Sunday, June 16, 2024

CPD urges political parties to ensure energy transition to renewables

Originally posted in Dhaka Tribune on 1 January 2024

The report said that political parties can contribute in shaping long-term energy and power policies, and plans targeting energy transition.

In a recently released report by the Centre for Policy Dialogue (CPD), it was observed that despite having a common understanding of energy transition, all political parties deviate from each other due to ideological differences and commitment issues.

The report, titled “Energy Transition for Addressing Energy Crisis in Bangladesh: Perception of Political Parties”, explores the perception of the major political parties including Bangladesh Awami League (BAL), Bangladesh Nationalist Party (BNP), Jatiya Party (JP), Communist Party of Bangladesh (CPB) and Bangladesh Samajtantrik Dal (BSD)on Bangladesh’s energy transition from fossil fuels to renewable or clean energy.

The report said that political parties, through their proactive role both in the Parliament and outside, can best contribute in shaping the long-term energy and power policies and plans targeting energy transition in Bangladesh.

Achieving the commitment of 40% renewable energy by 2041 requires coherent policies, initiatives and actions.

However, most of the existing and upcoming energy and power-related policies are not in line with that commitment.

Hence, voice of the political parties is crucial within and outside the government, as well as within the Parliament and outside the Parliament in order to make coherent policies and plans for achieving just energy transition in the country highlighting major reforms in the areas of energy-mix, renewable energy, energy efficiency, energy pricing and energy security, etc.

The ruling party, Bangladesh Awami League, while in power for 15 years has recognized the challenges of overwhelming dependence on fossil fuel-based energy sources long ago.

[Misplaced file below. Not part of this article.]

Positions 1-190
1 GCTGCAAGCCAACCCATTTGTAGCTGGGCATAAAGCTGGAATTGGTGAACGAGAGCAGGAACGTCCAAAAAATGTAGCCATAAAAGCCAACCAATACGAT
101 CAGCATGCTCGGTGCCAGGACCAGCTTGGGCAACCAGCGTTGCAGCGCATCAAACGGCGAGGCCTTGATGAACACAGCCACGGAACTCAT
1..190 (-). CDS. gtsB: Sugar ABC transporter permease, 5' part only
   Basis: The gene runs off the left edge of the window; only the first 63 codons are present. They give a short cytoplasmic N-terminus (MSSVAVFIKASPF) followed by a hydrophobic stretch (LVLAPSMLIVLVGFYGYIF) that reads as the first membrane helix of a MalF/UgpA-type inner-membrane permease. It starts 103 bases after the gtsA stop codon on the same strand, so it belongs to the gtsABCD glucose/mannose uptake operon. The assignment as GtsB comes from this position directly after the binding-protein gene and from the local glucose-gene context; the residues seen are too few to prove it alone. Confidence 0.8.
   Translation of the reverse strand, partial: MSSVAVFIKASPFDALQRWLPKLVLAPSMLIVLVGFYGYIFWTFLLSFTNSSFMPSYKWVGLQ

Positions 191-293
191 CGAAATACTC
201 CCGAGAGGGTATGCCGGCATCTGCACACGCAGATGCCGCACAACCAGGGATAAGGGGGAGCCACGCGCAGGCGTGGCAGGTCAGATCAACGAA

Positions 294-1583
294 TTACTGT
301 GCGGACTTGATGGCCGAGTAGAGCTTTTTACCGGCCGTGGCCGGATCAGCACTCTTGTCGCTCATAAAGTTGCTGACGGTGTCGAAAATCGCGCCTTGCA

Yet the party stands far behind in reducing its dependence on fossil fuels. The ruling party still finds it difficult to reduce its dependence on fossil fuels and so continues to keep the newly built coal-based power plants for the next decade.

Despite the prevailing understanding, there is an overwhelming presence of fossil fuel in all the political party election manifestos with the expansion of power generation capacity.

Unfortunately, commitments and pledges on renewable or clean energy and the strengthening and upgradation of the transmission and distribution system towards that direction have been found insignificant.

Bangladesh Awami League accepts its weakness in modernizing the transmission and distribution system and expresses its willingness to establish the smart grid system immediately.

It has also expressed the inability to subsidize the power and energy sector with such a lion’s share, any further. As a result, electricity tariffs have gone up and are expected to rise further.

The ruling party argues that the country’s power tariffs are lower than those in many other developed countries, and subsidies are still provided to keep electricity more affordable.

However, opposition party representatives do not welcome the initiative to hike electricity prices and stated that the IMF mechanism to rationalize subsidies is faulty.

A number of challenges are hindering the energy transition in Bangladesh. They include the prominence of fossil fuel in the public discourse about energy, unclear trajectory towards energy transition, unwillingness to involve peoples’ representatives and national experts in the policy-making process, not fully functional National Parliament and a lack of political coalition and consensus on energy narratives.

It is important to have a comprehensive risk assessment and mitigation strategy to ensure a successful transition to a more sustainable and low-carbon energy system.

The report laid out three sets of recommendations for ruling party leaders, representatives in parliament both from ruling and opposition parties, as well as other opposition parties outside parliament.

These include- (a) The elected government should create a fully functional parliament where the policy, plan, and acts can be presented and passed and discontinue discriminatory, non-competitive policies and set up a committee with specialists and climate-responsive people to prepare a roadmap for attaining 40% renewable energy target by 2041; (b) The opposition should utilize the opportunity to put pressure on the government by creating consensus among fellow parliamentarians, promoting parliamentary debates and discussions for renewable energy roadmap to achieve the target, and making sure that the sectoral policies, rules and acts of this sector are presented and passed as bills in parliament; and (c) Political parties with a spirit of activism can mobilize the peoples’ movement through knowledge sharing and create a public mood in favour of renewable energy and just energy transition.